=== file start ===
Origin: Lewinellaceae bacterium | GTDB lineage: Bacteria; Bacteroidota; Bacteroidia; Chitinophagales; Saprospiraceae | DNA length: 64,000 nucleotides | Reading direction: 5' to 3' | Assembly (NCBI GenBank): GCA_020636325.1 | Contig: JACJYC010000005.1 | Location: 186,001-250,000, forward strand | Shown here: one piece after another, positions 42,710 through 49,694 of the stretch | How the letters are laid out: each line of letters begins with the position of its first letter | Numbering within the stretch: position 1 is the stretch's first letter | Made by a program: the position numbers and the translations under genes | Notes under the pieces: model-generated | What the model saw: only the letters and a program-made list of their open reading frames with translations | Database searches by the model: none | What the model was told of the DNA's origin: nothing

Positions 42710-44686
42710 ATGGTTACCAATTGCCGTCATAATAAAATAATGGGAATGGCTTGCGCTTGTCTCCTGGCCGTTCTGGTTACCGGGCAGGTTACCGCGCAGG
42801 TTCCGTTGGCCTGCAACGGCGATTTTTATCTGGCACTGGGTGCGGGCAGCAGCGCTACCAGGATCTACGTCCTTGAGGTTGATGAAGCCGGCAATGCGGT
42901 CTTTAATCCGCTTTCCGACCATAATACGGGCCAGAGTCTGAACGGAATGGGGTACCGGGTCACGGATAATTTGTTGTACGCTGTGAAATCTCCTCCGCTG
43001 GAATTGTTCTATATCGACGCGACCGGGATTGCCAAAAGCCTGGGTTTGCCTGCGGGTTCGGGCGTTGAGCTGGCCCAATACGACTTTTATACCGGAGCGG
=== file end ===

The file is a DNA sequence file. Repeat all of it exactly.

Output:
Origin: Lewinellaceae bacterium | GTDB lineage: Bacteria; Bacteroidota; Bacteroidia; Chitinophagales; Saprospiraceae | DNA length: 64,000 nucleotides | Reading direction: 5' to 3' | Assembly (NCBI GenBank): GCA_020636325.1 | Contig: JACJYC010000005.1 | Location: 186,001-250,000, forward strand | Shown here: one piece after another, positions 42,710 through 49,694 of the stretch | How the letters are laid out: each line of letters begins with the position of its first letter | Numbering within the stretch: position 1 is the stretch's first letter | Made by a program: the position numbers and the translations under genes | Notes under the pieces: model-generated | What the model saw: only the letters and a program-made list of their open reading frames with translations | Database searches by the model: none | What the model was told of the DNA's origin: nothing

Positions 42710-44686
42710 ATGGTTACCAATTGCCGTCATAATAAAATAATGGGAATGGCTTGCGCTTGTCTCCTGGCCGTTCTGGTTACCGGGCAGGTTACCGCGCAGG
42801 TTCCGTTGGCCTGCAACGGCGATTTTTATCTGGCACTGGGTGCGGGCAGCAGCGCTACCAGGATCTACGTCCTTGAGGTTGATGAAGCCGGCAATGCGGT
42901 CTTTAATCCGCTTTCCGACCATAATACGGGCCAGAGTCTGAACGGAATGGGGTACCGGGTCACGGATAATTTGTTGTACGCTGTGAAATCTCCTCCGCTG
43001 GAATTGTTCTATATCGACGCGACCGGGATTGCCAAAAGCCTGGGTTTGCCTGCGGGTTCGGGCGTTGAGCTGGCCCAATACGACTTTTATACCGGAGCGG